New York Times - Economy

The U.S. Added 261,000 Jobs in October; Here’s the Upshot

Economists recommended setting aside both the September and October reports and instead focusing on the longer-term picture. The United States has been adding about 170,000 jobs a month this year, the slowest pace since 2010 but still a rate most economists consider fundamentally healthy.

The unemployment rate, meanwhile, fell yet again to 4.1 percent, its lowest level since 2000. The labor force shed 765,000 workers in October, but most economists dismissed the drop as a correction after four straight months of gains.

“The trend is rock-solid,” said Ryan Sweet, director of real-time economics at Moody’s Analytics. “The labor market just continues to chug along, and it’s showing very little evidence of slowing.”

Indeed, there are signs that the economy as a whole is gaining strength. Last week, the government reported that gross domestic product rose at a 3 percent annual rate in the third quarter, the second-straight quarter of solid growth. Consumer spending, the dominant driver of economic growth in recent years, has stayed strong: Retail sales posted a big gain in September, and consumer confidence hit a nearly 17-year high this week.

But consumers are no longer alone in driving the economy forward. Stronger global growth (along with a weaker dollar) has led to higher demand for American goods and services in recent months, aiding the manufacturing sector and increasing exports.

“It’s finally feeling like the economy is starting to fire on multiple cylinders rather than relying solely on consumers,” said Brett Ryan, an economist at Deutsche Bank in New York.

President Trump hailed the strong jobs report on Friday afternoon, tweeting “JOBS, JOBS, JOBS!” Many economists, however, argue that the president deserves little credit for the strong job market, which predates his time in office. And the recent run of strong economic data could complicate the Republican argument that a tax cut is needed to promote economic growth.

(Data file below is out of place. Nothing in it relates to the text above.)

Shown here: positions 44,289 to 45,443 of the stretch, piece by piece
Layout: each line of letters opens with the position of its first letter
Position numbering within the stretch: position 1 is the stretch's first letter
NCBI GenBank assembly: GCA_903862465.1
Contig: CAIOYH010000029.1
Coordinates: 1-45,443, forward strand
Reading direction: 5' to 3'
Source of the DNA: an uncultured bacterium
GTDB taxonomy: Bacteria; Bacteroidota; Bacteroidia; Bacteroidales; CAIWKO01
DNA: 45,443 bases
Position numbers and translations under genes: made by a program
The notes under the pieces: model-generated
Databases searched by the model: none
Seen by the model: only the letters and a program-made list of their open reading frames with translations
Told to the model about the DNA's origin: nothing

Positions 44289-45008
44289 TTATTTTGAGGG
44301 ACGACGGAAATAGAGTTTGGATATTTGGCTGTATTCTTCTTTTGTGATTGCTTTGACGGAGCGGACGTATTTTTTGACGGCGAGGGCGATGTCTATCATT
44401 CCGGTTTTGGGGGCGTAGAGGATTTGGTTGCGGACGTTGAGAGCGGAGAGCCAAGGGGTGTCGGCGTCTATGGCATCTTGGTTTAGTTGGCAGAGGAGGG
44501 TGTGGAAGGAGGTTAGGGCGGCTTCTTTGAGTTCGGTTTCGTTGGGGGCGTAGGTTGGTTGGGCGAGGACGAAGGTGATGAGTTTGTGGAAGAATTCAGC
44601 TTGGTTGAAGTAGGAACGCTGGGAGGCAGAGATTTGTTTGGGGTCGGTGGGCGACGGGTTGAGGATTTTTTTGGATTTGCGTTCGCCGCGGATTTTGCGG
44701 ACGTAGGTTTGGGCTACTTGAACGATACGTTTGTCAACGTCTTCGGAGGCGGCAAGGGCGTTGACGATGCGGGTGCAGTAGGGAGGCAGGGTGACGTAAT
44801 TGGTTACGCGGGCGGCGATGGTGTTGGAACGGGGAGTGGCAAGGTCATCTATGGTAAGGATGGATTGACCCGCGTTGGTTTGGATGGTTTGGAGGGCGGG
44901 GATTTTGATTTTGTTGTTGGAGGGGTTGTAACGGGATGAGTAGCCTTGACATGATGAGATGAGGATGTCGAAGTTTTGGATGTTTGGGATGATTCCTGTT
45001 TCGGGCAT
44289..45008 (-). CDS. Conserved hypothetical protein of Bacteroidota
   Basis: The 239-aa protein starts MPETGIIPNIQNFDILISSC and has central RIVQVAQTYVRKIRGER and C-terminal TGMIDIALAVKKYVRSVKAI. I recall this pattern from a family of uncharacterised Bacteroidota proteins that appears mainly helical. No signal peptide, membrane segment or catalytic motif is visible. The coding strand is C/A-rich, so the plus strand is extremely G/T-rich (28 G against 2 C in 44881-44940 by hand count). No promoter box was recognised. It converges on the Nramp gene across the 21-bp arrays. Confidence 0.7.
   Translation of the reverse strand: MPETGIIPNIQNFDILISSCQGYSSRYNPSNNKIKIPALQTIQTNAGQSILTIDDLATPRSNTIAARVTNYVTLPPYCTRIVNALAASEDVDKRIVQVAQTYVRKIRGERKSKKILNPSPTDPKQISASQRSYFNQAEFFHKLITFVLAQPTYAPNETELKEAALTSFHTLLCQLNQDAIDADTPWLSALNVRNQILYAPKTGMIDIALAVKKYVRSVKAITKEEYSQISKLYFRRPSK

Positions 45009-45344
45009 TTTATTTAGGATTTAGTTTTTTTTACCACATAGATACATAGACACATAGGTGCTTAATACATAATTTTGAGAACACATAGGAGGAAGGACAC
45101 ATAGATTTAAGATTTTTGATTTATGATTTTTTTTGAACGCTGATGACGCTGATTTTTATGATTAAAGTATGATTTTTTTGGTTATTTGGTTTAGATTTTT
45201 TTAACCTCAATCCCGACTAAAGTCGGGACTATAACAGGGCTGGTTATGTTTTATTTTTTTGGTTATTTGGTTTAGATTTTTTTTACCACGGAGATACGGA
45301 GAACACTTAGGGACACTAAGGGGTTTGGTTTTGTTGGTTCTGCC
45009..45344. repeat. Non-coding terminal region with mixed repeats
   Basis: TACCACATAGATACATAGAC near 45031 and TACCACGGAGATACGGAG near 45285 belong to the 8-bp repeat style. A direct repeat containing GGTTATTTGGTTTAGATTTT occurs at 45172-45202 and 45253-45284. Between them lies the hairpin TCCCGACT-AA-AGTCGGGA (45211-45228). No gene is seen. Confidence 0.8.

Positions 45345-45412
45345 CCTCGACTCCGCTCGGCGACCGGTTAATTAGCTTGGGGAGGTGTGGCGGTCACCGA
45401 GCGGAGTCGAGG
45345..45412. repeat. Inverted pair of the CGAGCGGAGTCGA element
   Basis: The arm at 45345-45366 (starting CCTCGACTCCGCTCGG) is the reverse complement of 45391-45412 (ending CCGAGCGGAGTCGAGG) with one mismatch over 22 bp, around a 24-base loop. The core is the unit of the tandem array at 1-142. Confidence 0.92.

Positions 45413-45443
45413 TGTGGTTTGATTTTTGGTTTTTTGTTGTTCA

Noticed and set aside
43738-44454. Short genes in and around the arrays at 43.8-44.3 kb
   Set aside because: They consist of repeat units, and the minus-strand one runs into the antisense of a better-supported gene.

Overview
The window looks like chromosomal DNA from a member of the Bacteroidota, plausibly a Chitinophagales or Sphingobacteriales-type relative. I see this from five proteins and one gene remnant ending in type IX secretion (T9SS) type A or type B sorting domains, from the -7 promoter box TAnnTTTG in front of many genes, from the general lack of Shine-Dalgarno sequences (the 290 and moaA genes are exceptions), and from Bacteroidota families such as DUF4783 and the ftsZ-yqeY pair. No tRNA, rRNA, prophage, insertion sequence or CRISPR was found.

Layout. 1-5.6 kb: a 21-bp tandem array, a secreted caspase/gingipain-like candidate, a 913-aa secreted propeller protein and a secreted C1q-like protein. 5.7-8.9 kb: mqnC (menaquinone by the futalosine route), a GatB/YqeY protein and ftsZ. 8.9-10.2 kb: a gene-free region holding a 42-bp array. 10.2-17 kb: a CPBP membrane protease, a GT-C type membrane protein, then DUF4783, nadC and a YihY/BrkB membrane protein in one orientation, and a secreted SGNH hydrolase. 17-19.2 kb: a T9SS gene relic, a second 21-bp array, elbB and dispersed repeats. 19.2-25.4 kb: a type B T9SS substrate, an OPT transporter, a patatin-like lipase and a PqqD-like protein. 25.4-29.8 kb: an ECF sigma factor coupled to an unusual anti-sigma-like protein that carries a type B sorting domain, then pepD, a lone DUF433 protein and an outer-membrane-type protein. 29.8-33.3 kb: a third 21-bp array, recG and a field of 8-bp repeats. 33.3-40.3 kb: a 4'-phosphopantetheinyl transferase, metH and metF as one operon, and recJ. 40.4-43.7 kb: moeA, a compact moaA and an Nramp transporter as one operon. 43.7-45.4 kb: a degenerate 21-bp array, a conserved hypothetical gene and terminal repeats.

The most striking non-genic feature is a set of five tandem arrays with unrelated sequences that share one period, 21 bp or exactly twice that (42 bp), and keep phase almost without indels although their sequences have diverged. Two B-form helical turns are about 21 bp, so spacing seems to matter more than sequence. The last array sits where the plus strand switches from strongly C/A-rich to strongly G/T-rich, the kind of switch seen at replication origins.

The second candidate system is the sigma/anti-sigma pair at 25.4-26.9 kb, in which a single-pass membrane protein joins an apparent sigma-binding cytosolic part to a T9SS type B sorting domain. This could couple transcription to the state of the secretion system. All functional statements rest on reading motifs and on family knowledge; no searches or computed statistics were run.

The solid jobs figures on Friday, combined with the other recent economic data, also make it likely that the Federal Reserve will push ahead with plans to raise interest rates despite sluggish inflation. The Fed this week left interest rates unchanged but hinted that it expected to raise rates at its December meeting unless the economy changes course.

The strong economy, however, only adds to the enduring mystery of anemic wage growth. Average earnings actually fell slightly in October compared with September, and although that was partly a statistical quirk caused by the hurricanes, the slowdown was larger than most economists expected. The year-over-year pace of growth, at 2.4 percent, was the weakest since early last year.

The problem is hardly a new one. Throughout the recovery, there have been predictions that wage growth would accelerate as unemployment fell. And throughout the recovery, those hopes have been dashed. Mark Hamrick, a senior economic analyst for Bankrate.com, likened wage growth to a baseball team that keeps crushing fans’ hopes for a championship.

“We’ll continue to ‘wait till next month’ for better growth in wages,” Mr. Hamrick said. “It’s been disappointing for years now.”